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Procreative loss without pregnancy loss: the limitations of fetal-centric conceptions of pregnancy
  1. Hannah Carpenter,
  2. Georgia Loutrianakis,
  3. Peyton Baker,
  4. Tiffany Bystra,
  5. Lisa Campo-Engelstein
  1. The Institute for Bioethics & Health Humanities, The University of Texas Medical Branch, Galveston, Texas, USA
  1. Correspondence to Ms Hannah Carpenter, Bioethics and Health Humanities, The University of Texas Medical Branch at Galveston, Galveston, Texas, USA; hvcarpen{at}utmb.edu

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In their article, Romanis and Adkins delineate pregnancy loss and procreative loss to show that the former is possible without the latter, as in the case of artificial amnion and placenta technology.1 Here, we are interested in examining the reverse—procreative loss without pregnancy loss—to further tease apart these two types of loss. We discuss two cases: being forced to continue a pregnancy despite fetal demise due to abortion restrictions and choosing to selectively reduce a multifetal pregnancy. Our analysis buttresses the authors’ conclusion: due to our fetal-centric conception of pregnancy, we are only able to value pregnancy instrumentally (ie, for the fetus), not intrinsically. Understanding pregnancy as an embodied state rather than a process that not only acknowledges the intrinsic value of pregnancy for pregnant people but also encourages society to intrinsically value pregnant people is important.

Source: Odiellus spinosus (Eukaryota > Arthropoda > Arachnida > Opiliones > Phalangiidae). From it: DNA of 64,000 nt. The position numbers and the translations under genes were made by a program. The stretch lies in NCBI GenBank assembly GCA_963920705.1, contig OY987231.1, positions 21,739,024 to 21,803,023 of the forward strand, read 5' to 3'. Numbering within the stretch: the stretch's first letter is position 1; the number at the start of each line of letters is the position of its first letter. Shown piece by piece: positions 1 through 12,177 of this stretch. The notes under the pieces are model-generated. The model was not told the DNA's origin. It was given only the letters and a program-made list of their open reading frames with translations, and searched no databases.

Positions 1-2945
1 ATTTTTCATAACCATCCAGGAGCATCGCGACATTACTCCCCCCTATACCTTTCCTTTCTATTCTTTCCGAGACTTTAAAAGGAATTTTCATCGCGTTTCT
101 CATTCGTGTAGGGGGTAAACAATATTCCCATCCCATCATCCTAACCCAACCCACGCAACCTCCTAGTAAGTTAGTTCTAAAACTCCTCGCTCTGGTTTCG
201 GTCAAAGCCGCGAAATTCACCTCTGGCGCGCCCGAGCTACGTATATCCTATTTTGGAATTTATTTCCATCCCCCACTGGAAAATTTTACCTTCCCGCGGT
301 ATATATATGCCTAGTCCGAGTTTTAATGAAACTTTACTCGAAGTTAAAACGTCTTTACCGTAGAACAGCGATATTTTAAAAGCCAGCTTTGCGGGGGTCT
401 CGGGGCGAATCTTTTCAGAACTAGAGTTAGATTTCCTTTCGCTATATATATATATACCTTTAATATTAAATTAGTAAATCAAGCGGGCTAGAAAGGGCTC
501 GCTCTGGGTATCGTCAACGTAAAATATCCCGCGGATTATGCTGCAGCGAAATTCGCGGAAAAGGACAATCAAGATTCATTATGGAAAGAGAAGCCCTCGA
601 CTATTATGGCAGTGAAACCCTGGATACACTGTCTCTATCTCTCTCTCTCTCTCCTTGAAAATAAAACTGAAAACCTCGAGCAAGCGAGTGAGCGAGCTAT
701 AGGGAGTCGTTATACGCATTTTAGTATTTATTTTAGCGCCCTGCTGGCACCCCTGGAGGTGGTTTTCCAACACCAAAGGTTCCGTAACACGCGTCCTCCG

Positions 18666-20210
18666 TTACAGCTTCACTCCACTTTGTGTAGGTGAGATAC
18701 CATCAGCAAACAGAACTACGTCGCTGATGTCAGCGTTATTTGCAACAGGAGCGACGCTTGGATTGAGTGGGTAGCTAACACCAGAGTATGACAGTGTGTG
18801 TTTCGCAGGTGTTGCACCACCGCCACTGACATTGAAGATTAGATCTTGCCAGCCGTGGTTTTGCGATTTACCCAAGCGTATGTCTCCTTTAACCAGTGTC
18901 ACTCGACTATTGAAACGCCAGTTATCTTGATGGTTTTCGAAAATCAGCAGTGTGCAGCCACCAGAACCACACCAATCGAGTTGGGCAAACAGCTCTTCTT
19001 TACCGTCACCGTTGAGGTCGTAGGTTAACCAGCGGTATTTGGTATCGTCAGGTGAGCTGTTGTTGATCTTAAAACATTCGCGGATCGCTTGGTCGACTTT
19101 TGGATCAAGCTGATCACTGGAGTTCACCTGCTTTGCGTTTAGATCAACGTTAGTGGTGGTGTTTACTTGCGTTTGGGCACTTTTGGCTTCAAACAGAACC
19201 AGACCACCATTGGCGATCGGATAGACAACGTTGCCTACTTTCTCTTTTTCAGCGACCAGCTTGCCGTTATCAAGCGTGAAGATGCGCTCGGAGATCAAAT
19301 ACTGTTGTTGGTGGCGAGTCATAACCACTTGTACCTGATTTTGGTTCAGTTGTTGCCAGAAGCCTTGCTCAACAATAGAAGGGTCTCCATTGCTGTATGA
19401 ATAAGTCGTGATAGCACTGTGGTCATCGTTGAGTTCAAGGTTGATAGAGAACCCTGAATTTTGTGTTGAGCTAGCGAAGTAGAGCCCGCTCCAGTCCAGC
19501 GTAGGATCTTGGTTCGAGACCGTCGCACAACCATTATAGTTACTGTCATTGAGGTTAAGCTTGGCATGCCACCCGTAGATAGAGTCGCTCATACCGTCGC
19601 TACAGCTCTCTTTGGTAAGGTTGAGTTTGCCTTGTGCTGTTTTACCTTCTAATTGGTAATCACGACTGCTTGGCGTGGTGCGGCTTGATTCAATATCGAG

Forced pregnancy despite fetal demise

In 2022, the Supreme Court of the United States removed the constitutional right to an abortion in Dobbs v Jackson Women’s Health Organization, shifting the responsibility of determining abortion regulations to individual US states.2 Due to the Dobbs decision, there …

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Footnotes

  • Twitter @hannahcarpentr, @CampoEngelstein

  • PB and TB contributed equally.

  • Contributors All authors contributed to conception and intellectual content development. HC drafted the article; GL provided primary revisions; PB and TB contributed equally with secondary revisions; LCE provided critical review and supervised the project.

  • Funding The authors have not declared a specific grant for this research from any funding agency in the public, commercial or not-for-profit sectors.

  • Competing interests None declared.

  • Provenance and peer review Not commissioned; internally peer reviewed.

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